Minneapolis is for Millennials
Some of the trendiest cities come with a cost-of-living price tag that’s not so cool. Let’s take San Francisco for instance. It’s an incredibly hip and super conscious city. They made composting and recycling mandatory before some parts of the country even offered recycling dumpsters you could to drive to. But to own even a median-priced ($682,000) home there, you would have to make $115,000 plus per year. In New York, the numbers are more doable, but still not what we’d call amazing. In the Big Apple, you need to make $66,000 to afford the average ($386,000) home. It’s no surprise that hordes of millennials aren’t flocking to either of these fine metropolises.
Let’s look on the bright side: you don’t have to break the bank for cool. Believe it or not, there are a some very hip cities that offer urban living, art and culture, music, great food, parks – and, oh, yeah, jobs.
One of our favorites is Minneapolis, which you’ll find on many a list of top cities: best purchase markets for millennial homebuyers (CNN.com), best cities for “broke millennials” (Estately.com), healthiest cities (Forbes.com).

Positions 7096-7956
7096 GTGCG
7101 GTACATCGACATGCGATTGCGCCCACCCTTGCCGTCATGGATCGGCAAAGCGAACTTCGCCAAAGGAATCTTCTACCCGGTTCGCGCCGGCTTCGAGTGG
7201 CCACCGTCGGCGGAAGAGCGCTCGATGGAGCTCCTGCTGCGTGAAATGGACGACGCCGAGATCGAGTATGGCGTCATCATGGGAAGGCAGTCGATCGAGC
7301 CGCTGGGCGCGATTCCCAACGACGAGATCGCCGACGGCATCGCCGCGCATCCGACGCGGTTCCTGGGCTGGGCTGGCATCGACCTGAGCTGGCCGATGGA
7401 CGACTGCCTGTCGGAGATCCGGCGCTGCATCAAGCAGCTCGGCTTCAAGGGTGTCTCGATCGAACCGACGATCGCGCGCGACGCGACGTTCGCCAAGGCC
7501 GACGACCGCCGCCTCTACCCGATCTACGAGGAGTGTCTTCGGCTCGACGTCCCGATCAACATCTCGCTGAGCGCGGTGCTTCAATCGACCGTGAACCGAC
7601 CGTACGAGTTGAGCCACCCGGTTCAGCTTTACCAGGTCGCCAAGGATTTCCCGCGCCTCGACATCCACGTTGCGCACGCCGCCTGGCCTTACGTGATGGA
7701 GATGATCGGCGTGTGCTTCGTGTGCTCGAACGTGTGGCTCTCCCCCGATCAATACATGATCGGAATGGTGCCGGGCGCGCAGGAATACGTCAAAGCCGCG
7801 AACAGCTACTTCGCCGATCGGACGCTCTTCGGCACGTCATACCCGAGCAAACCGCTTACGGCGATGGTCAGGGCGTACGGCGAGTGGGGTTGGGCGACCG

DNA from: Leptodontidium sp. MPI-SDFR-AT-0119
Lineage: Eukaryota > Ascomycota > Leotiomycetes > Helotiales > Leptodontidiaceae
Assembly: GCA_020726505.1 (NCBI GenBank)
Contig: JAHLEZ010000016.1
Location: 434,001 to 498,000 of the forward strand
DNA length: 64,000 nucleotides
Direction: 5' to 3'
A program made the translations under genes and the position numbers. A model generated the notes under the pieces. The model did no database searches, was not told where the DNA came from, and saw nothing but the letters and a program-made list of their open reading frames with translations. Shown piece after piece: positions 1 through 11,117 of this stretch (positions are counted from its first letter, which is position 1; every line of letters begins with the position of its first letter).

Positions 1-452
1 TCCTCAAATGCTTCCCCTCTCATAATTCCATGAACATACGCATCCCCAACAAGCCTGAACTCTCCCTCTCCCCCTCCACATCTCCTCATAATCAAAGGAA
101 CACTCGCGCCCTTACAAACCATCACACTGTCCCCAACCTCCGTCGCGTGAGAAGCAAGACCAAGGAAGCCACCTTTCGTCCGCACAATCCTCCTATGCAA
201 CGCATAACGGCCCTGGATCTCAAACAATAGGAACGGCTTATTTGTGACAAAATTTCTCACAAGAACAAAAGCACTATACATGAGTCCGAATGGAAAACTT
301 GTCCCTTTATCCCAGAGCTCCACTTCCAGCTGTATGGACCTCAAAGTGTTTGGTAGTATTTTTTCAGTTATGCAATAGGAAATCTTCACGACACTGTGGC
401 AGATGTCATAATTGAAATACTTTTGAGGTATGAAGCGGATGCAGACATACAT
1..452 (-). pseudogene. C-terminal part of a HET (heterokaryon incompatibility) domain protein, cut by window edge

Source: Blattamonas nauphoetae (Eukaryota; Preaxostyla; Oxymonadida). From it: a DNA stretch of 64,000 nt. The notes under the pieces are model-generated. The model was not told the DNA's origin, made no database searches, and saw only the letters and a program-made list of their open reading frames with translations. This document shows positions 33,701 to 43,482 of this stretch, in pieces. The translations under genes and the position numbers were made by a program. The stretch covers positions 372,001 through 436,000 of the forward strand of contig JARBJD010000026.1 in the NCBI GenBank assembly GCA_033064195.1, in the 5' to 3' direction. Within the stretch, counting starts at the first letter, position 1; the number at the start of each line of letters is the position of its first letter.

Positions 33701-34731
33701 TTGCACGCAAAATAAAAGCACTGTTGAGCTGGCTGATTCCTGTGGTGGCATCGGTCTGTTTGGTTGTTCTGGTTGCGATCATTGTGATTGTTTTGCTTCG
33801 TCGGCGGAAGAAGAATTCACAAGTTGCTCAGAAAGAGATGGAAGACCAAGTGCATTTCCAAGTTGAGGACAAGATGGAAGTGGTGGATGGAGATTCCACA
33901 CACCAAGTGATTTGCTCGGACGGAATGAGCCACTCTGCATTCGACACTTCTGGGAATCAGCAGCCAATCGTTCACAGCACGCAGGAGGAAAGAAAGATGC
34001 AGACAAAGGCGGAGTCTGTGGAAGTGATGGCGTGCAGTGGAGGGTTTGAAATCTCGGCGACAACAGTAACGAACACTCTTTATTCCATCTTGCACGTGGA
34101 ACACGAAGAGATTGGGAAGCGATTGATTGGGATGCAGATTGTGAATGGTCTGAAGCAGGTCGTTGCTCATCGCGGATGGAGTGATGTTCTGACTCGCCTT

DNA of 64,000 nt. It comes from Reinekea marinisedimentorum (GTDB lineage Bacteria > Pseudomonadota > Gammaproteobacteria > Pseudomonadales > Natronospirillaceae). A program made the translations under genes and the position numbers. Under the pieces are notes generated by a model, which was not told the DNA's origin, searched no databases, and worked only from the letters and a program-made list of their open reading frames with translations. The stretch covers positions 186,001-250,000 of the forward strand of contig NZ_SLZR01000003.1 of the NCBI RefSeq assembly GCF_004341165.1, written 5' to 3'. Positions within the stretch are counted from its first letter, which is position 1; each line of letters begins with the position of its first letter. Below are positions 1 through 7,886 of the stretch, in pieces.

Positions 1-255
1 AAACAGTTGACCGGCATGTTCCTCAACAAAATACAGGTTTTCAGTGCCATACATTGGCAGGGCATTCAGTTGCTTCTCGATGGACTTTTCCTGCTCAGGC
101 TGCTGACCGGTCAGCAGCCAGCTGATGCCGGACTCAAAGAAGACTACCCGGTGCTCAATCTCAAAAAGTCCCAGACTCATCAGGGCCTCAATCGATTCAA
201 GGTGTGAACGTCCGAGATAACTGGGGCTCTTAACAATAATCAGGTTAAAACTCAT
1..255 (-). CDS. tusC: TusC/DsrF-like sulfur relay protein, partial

In Minneapolis, jobs in graphic arts, health care, and tech abound, unemployment is the lowest among the country’s largest metropolitan areas, and the average starting salary of $43,000 is actually $10,000 over what you’d need to purchase the average home ($197,000).
Head for the North Loop neighborhood (also known as the Warehouse District), which saw the population grow from 1,500 to 4,300 between 2000 and 2010. A whopping 37 percent of those new residents are Millennials. In the North Loop, you can snatch up a condo for as little as the low $200s and live within walking distance of restaurants, boutiques, nightlife, and the James I. Rice Park. Plus, the ’hood (which landed the 12th spot on the Forbes list of the 20 best hipster neighborhoods in the country) is home to an arts collective, close to downtown, and boasts a new Whole Foods.
Can we please take a second to imagine being able to shop at Whole Foods – on a starting salary?
No, Minneapolis does not yet have San Francisco’s citywide composting program, but it doesn’t appear to be very far behind. A pilot program for curbside organics recycling is underway in some parts of the City of Lakes. We’re willing to bet that by the time the program is in full swing, it won’t come with quite as hefty a cost-of-living price tag as its predecessor.